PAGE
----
Banker Pleads Guilty in Tax Shelter Case
DeGiorgio said he knew the tax structure lacked economic justification. At his court appearance, according to a report in the Wall Street Journal, DeGiorgio described how BLIPS worked and the bank’s role in the tax shelter.
“An essential part of creating reported tax losses depended on the Bank purporting to provide a loan structured in a particular way,” he said in the WSJ report. “The loan proposed by the BLIPS promoters was a sham because, among other things, as designed, no money ever left the bank, and because HVB never set aside any of its own money or procured funds from the banking market in order to fund any of these loans.”
Mr. DeGiorgio continued, the WSJ report said “BLIPS was falsely represented to be a three stage, seven year investment program when, in reality, it was a short-term transaction designed to create tax losses.”
The tax-evasion charge did not relate to DeGiorgio’s use of BLIPS, but his failure to report income he earned for promoting and participating in the tax shelters to the Internal Revenue Service or to his employer.
The plea agreement which comes at a time when federal prosecutors are negotiating with KPMG and several of its former partners, raises the possibility that DeGiorgio may be cooperating with the government. Jeffrey C. Hoffman, a former New York City prosecutor told the LA Times that in white collar cases, “people who enter guilty pleas early on are the ones who wind up cooperating.” Federal prosecutors are also investigating Ernst & Young LLP, according to the Washington Post.
Law firms were also involved in the tax shelters. After developing their own tax opinion letters, according to the Senate Subcommittee on Investigations report, KPMG often sought second opinion letters supporting their position from outside law firms.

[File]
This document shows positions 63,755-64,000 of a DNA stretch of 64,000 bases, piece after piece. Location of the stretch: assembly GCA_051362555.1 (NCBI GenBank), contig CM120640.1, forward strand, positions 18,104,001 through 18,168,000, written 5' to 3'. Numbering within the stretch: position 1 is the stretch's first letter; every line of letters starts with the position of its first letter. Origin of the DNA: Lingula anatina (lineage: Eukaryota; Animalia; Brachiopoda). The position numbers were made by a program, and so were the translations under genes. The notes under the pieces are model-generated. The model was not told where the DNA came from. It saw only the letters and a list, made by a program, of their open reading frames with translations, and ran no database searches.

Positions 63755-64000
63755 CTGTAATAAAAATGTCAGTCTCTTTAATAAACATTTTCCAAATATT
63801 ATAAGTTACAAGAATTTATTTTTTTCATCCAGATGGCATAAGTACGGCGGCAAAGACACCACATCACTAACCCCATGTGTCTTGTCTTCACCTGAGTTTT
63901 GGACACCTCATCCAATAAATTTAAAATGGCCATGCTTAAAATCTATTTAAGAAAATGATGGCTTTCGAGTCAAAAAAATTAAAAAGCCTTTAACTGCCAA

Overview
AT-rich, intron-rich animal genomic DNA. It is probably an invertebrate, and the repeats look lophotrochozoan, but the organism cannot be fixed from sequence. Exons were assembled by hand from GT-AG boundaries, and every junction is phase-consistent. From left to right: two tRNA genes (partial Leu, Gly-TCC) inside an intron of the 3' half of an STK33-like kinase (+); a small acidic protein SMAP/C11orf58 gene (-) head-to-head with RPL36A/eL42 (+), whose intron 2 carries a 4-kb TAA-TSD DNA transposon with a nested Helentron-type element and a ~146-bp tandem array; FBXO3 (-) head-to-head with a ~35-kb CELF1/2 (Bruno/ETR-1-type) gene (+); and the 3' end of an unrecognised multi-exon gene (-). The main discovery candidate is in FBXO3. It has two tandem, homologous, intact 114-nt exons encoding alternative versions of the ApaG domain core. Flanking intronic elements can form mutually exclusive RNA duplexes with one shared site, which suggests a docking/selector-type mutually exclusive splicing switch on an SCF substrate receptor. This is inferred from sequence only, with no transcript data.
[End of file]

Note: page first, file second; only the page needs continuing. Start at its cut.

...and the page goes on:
Lawyers not involved in the federal prosecution of KPMG say that it is difficult to prove that the firm committed a crime by selling the shelters, according to the New York Times. “It’s up to the prosecution to prove that they knew that this was an impermissible tax shelter,” Deborah Schenck, a tax law professor at New York University, told the Times. “It’s going to be very hard.”
Samuel W. Buell, a former prosecutor in the Enron task force of the Justice Department told the Times that an essential component of the deferred prosecution agreement, reported to be part of the discussions between federal prosecutors and KPMG “is that the person or entity that is subject to the agreement agrees at the time that the contract is entered, that the crime has been committed.” That admission allows prosecutors to reopen the case later if prosecutors decide the firm has not net the terms of the agreement, according to the Times.
KPMG is currently being sued by former clients who used tax shelters that were later determined to be “abusive” and now owe penalties, interest and back taxes to the Internal Revenue Service, according to the LA Times.